The mechanism for protecting the privacy of plaintext within GCM is a variant of Counter mode, with a specific incremental function, to produce the necessary sequence of counter blocks. The first counter block for plaintext encryption is produced from a growing block generated by IV.

GCM consists of two functions called authenticated encryption and authenticated decryption (authenticated decryption). Certified encryption encrypts confidential data and computes an authentication tag (T) common for confidential data and for AADs. Certified decryption decrypts the confidential data and verifies its authenticity through the authentication tag. An implementation may limit the input data to non-confidential data with no confidential data at all. The resulting version of GCM is called GMAC. Therefore, in the case that we only have AAD, the result of the GMAC operation is respectively the calculation and confirmation of the Tag for the non confidential data.

GCM offers data authentication assurance (up to 64 gigabytes for each invocation) using a universal hash function that defined in the binary Galois field. GCM can also provide certification assurance for additional data (infinite-length records for each invocation) which are not encrypted. If the input of the GCM is restricted to non-encryption data, then the output resulting from the GCM specialization is called GMAC and it is simply an authentication mode of the input data. Henceforth all declarations for the GCM will also apply to the GMAC. GCM provides a stronger assurance of certification than one (non-cryptographic) checksum or code error detection and more specifically it can detect a random modification of the data as well as a deliberate unauthorized modification.

Finnaly It is obvious that this algorithm is used in applications with high throughput requirements. It is one of the suitable algorithms when the criterion for performance is not the area and consumption, but the speed. Also important is the fact that, in addition to data encryption, it also provides certification, which is essential when it comes to storage networks or tapes. It is a flexible but at the same time powerful algorithm. Low area and consumption implementations of this algorithm suitable for wireless and mobile applications have also been presented.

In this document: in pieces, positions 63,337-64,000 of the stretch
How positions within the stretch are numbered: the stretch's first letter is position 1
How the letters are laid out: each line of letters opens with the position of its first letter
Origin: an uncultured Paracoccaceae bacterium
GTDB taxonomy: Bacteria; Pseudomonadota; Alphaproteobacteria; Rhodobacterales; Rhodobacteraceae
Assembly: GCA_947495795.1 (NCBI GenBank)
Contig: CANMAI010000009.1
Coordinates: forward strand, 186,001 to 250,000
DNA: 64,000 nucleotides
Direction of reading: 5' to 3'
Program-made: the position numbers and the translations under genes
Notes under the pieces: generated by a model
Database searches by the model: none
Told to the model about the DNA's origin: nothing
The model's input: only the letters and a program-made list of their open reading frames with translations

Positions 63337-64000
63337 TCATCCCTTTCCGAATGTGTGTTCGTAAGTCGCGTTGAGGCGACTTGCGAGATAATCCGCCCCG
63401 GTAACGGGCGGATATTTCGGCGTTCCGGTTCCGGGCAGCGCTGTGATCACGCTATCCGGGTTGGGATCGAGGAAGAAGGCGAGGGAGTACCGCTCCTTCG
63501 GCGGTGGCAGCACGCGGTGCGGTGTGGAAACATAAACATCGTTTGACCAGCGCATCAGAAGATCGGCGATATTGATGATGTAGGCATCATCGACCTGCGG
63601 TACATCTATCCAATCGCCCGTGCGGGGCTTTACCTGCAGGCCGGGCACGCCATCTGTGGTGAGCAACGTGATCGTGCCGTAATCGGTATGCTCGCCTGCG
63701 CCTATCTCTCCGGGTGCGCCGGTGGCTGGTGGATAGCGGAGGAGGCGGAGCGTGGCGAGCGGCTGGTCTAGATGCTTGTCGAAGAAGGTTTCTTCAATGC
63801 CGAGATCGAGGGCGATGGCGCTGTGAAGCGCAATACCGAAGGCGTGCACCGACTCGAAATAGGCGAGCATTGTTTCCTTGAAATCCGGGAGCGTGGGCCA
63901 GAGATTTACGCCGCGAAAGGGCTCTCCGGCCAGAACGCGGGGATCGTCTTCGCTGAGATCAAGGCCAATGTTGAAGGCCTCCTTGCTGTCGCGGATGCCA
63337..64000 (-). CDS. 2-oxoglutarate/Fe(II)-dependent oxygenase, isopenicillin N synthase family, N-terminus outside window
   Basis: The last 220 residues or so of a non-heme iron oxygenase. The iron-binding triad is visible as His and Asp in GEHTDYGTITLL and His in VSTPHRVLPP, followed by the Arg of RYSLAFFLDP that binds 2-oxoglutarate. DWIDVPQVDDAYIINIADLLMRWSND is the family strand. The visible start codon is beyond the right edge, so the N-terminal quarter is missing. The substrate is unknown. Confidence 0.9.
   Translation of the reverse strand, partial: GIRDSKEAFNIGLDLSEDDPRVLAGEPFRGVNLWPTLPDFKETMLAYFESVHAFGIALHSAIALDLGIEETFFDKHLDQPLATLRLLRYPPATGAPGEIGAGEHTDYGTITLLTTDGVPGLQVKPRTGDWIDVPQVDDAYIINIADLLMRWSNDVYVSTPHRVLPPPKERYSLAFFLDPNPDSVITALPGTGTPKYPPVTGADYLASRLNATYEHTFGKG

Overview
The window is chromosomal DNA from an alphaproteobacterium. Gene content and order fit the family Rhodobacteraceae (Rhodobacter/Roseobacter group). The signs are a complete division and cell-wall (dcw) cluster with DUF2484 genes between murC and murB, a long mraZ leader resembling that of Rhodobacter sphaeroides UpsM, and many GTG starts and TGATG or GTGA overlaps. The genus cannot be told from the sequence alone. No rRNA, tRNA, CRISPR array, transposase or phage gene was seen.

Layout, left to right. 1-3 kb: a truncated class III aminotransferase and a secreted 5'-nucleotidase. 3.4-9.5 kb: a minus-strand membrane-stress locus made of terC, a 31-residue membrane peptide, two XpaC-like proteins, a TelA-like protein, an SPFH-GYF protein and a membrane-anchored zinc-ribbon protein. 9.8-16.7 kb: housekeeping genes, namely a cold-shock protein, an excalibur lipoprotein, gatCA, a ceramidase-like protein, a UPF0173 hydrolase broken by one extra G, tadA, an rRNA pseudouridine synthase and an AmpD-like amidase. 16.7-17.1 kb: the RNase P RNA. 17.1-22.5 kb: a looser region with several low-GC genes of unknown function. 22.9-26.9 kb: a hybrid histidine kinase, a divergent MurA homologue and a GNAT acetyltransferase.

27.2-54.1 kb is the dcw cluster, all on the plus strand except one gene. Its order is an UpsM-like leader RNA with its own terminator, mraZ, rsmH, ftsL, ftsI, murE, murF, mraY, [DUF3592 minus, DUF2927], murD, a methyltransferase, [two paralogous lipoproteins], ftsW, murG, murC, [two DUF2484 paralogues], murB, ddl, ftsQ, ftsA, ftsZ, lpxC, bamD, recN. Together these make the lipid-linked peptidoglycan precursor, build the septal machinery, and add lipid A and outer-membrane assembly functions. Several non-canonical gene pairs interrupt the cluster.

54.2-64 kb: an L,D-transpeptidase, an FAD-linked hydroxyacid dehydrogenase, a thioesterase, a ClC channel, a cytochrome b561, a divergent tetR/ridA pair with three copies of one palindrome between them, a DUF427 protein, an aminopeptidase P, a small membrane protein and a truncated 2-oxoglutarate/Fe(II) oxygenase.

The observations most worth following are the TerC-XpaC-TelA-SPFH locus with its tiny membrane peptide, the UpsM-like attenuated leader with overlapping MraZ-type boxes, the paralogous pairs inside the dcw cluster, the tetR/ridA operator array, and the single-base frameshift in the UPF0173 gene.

• 1
    $\begingroup$ Can you explain what you mean with "certification" when it comes to GCM? Certification is a bit of an overloaded term in cryptography. BTW, not sure if the maximum data size is any advantage when it comes to TLS, which has a maximum record size anyway. $\endgroup$
    – Maarten Bodewes
    Commented Dec 13, 2022 at 11:04
  • $\begingroup$ implementation of GCM based on the fourth and last article of the family of security standards of Block Cipher Mode of Operation, SP800-38D, needs meets its standards. also for CA. $\endgroup$
    – Pegasus
    Commented Dec 13, 2022 at 11:22

Your Answer

By clicking “Post Your Answer”, you agree to our terms of service and acknowledge you have read our privacy policy.

Not the answer you're looking for? Browse other questions tagged or ask your own question.